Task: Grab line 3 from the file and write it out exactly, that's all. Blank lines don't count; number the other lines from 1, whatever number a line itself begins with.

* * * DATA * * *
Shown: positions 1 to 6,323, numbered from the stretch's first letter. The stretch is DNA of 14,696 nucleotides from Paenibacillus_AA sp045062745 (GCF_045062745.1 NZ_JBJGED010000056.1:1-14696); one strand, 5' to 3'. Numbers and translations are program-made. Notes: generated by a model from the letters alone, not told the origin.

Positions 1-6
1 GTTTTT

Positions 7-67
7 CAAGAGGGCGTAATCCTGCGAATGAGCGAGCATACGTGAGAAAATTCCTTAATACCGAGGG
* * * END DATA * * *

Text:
1 GTTTTT